"I wanted a free-standing floor furnace and nobody makes them anymore. That's the reason I built it myself," says Kansas farmer Ira Eichman about the homemade corn-burning furnace he's used for three heating seasons. "I also thought I could build a more efficient heat exchanger than any on the market. And I did."
Eichman's furnace is 20-in. long by 14-in. wide by 24-in. tall. Made out of 3/16-in. thick sheet steel, the furnace is the sole source of heat for his 1,100-sq. ft. one-story farm home.
The furnace kicks out about 100,000 btu's an hour, Eichman estimates.
The heart of the system is Eichman's heat exchanger which is made out of a system of 2-in. dia. pipes mounted in a rectangular frame. "I've got a partition between the combustion chamber and the outside chamber so heat goes up the inside of the pipes and circulates, then cool air comes down the outside of the pipes," Eichman says. "It's all self-circulating, not forced air, which makes it different from any commercial corn-burning furnaces I looked at." Heat rises from the basement to the home's main floor through floor vents.
Eichman's burner is an 8-in. square box made of 1/4-in. thick stainless steel with holes drilled in the bottom. A 2-in. dia. electric fan blows air into the burner, while a 2-in. dia. flex auger with a variable speed drive, housed in a piece of 2 1/4-in. dia. car exhaust pipe, delivers corn from a hopper and gravity feeds it to the fire. Both fan and auger can be controlled from upstairs.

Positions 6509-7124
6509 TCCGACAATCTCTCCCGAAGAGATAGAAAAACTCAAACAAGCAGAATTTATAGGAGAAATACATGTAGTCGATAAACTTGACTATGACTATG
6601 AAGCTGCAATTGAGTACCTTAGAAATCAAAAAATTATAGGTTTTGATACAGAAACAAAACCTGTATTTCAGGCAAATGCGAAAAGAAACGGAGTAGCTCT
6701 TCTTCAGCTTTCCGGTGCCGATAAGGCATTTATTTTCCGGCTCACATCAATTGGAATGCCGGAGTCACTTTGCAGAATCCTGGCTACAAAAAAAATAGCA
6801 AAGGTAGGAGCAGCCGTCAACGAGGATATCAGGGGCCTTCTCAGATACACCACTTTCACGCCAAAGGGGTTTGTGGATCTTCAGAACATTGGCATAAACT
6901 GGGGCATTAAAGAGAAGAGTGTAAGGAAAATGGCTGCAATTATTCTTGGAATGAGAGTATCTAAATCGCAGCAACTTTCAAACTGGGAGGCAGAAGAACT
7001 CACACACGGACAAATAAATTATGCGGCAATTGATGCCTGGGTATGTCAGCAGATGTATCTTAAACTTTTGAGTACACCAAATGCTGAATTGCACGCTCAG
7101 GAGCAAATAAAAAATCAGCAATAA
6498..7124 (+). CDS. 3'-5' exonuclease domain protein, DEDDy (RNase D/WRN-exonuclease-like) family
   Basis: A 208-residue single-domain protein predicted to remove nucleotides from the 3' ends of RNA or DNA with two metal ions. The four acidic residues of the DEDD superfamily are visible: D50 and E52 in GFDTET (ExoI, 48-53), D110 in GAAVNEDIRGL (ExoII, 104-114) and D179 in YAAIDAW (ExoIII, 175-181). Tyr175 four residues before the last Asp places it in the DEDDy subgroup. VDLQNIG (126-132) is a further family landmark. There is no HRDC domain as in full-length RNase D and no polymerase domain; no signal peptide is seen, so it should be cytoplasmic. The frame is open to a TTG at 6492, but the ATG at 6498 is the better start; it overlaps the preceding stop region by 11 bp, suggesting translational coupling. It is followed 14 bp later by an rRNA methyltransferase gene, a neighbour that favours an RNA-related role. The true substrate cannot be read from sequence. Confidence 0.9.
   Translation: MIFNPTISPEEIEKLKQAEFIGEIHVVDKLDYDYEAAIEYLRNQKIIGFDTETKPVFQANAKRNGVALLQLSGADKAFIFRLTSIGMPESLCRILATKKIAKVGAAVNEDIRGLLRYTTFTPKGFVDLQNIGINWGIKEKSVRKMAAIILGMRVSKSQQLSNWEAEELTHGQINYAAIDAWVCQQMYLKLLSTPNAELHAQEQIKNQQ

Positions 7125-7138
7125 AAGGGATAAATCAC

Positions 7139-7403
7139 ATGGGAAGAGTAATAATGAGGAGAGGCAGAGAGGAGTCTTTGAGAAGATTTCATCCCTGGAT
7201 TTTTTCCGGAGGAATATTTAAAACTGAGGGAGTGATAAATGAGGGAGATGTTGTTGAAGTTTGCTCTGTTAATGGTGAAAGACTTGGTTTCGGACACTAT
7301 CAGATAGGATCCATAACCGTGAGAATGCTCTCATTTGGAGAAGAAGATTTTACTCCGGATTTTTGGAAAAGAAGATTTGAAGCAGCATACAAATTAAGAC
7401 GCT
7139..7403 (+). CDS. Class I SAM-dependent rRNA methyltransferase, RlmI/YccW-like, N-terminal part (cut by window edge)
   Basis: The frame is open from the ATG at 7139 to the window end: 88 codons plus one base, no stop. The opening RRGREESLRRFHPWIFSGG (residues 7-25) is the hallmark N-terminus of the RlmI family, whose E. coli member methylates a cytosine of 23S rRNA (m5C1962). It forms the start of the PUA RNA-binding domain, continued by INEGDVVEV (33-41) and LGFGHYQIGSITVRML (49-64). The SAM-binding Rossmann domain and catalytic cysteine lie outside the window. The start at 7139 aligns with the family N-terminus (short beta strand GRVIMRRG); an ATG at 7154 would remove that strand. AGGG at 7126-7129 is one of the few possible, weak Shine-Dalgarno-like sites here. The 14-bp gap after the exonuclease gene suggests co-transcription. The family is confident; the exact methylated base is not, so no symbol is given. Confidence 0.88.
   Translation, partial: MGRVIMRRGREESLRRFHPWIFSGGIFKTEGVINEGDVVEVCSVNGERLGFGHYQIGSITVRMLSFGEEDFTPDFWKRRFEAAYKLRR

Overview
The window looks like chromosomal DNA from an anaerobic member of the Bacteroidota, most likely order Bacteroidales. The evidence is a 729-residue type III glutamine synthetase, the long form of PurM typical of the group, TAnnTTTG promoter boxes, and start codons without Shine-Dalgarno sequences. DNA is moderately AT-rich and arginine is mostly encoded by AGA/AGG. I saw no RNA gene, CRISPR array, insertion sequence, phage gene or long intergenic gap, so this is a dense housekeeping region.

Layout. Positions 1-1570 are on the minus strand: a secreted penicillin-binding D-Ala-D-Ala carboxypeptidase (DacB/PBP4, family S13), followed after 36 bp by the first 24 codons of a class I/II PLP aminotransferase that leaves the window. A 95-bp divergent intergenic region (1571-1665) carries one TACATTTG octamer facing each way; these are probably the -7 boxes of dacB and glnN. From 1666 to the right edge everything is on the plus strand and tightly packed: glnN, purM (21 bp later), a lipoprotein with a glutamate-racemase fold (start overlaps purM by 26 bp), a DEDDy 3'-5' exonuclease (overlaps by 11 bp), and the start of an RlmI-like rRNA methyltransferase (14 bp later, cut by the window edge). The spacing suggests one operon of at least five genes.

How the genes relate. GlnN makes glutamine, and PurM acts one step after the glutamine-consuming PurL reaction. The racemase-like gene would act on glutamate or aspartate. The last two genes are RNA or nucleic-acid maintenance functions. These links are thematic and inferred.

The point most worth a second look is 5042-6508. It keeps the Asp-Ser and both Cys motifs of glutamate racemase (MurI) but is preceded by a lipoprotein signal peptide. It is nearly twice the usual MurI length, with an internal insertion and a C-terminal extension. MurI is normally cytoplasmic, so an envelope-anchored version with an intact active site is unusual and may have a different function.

Eichman's grain hopper, made out of an old hog feeder, holds up to 40 bu. of corn, enough to last two or three months in the coldest part of winter. During more moderate parts, Eichman only needs 20 bu. of corn at a time to last several weeks.
For convenient cleaning, Eichman's furnace features a removable floor plate underneath the heat exchanger. "I clean it out once a year, in the fall, before I start using it," he says.
Although Eichman doesn't know exactly how efficient his furnace is, he does have one good gauge. "I use 4-in. dia. plastic sewer pipe for an exhaust pipe," he says. "I've used the furnace three years and the pipe's still like new, so that should tell you how much heat escapes. That pipe isn't made to withstand high temperatures."
Eichman burns between 100 and 120 bu. of corn per heating season, compared with the old 60,000 btu propane furnace that used to use at least 800 gal. at 16 cents a gal. "One year, I heated with moldy corn, so that didn't cost anything," he says.
The most expensive component of Eichman's furnace was the gear reduction motor he bought to run the auger. "There were cheaper ways to go," he says, "but I wanted it to last."